Here are some criticisms of Communist beliefs and how Communists respond using the principles of Marxism.

  • Communism encourages universal laziness. If abolishing private property led to universal laziness, everyone would already be lazy, because wage-earners make up most of the population and don’t have any private property. 
  • Communism destroys culture. The Bourgeoisie have already destroyed the culture of the working class by viewing people as commodities.
  • Communism attacks freedom. The Communists oppose free trade because it leads to the exploitation of workers. They don’t oppose freedom in general.
  • Communism destroys family structures. Again, the Bourgeoisie has already destroyed the family structure. Proletariat children are exploited and forced to work.
  • Communism erases national borders. The Proletariat doesn’t have a country anymore—they’re not people, they’re commodities—so it’s impossible to abolish something that doesn’t exist. The Proletariat is international and the main differences between people are class distinctions. Conflicts between countries will die out as conflicts between classes die out.
  • Communism upheaves the educational system. The Communists didn’t invent schools or the idea that society should have a hand in education. The Communists simply want school to be available to everyone, not just the Bourgeoisie.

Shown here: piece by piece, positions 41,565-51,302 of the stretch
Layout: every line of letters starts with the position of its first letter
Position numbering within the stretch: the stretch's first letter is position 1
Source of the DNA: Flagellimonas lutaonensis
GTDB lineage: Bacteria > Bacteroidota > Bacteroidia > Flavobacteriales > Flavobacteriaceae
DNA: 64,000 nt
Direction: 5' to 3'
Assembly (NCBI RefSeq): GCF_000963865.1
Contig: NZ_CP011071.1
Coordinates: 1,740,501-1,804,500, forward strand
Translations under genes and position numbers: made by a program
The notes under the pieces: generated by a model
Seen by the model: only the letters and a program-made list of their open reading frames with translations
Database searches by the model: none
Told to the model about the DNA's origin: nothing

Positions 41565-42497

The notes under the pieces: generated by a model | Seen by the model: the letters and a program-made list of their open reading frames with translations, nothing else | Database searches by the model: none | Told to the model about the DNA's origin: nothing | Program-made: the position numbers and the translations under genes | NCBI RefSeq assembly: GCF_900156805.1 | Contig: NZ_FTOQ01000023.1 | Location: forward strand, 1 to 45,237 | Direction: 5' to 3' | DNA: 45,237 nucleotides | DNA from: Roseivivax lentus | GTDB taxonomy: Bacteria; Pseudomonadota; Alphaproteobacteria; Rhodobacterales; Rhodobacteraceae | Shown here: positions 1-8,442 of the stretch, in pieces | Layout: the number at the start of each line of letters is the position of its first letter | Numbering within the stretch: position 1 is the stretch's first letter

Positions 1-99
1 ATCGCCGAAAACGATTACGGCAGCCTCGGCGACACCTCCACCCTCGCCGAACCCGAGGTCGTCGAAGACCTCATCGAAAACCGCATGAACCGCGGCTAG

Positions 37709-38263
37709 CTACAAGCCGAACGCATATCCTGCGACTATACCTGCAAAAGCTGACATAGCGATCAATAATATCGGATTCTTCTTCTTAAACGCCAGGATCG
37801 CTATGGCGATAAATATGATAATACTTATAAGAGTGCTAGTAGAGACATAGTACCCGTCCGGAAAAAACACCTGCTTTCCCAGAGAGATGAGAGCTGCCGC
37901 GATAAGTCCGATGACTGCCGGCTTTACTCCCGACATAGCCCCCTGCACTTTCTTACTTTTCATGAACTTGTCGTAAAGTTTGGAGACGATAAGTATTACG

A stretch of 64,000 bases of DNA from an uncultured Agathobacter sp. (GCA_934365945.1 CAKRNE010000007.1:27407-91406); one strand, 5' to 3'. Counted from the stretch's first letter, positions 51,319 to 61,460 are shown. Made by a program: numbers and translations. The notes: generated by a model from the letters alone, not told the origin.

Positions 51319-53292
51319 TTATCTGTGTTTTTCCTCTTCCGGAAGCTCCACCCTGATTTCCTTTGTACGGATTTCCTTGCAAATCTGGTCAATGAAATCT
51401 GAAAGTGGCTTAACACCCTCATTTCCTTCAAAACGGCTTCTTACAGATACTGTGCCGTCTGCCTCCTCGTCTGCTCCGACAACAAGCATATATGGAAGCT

• Communism makes women collective property. This criticism is rooted in misdefinition of the principles of Marxism. The Communists do want all property and tools to be common, but unlike Bourgeoisie men, Communists don’t consider women to be tools or property. In fact, the Bourgeoisie have done more to create a “community of women” than the Communists ever will—Bourgeoisie men regularly visit prostitutes and sleep with each other’s wives.
  • Communist beliefs destroys religion. Religion’s ideas and values normally change and evolve over time. Communism isn’t changing anything that isn’t already editable.

Now that you know and understand the principles of Communism, you can think about Communist ideas and arguments regarding this ideology.

The Principles of Communism and How They Work

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Like what you just read? Read the rest of the world's best summary of Karl Marx's "The Communist Manifesto" at Shortform.

Here's what you'll find in our full The Communist Manifesto summary:

  • How the oppressors and the oppressed have been in conflict for all of human history
  • How the communists planned to overthrow the ruling class and put in place a fairer system for all
  • Five key criticisms of Communism, and how Communists respond

Carrie Cabral

Carrie has been reading and writing for as long as she can remember, and has always been open to reading anything put in front of her. She wrote her first short story at the age of six, about a lost dog who meets animal friends on his journey home. Surprisingly, it was never picked up by any major publishers, but did spark her passion for books. Carrie worked in book publishing for several years before getting an MFA in Creative Writing. She especially loves literary fiction, historical fiction, and social, cultural, and historical nonfiction that gets into the weeds of daily life.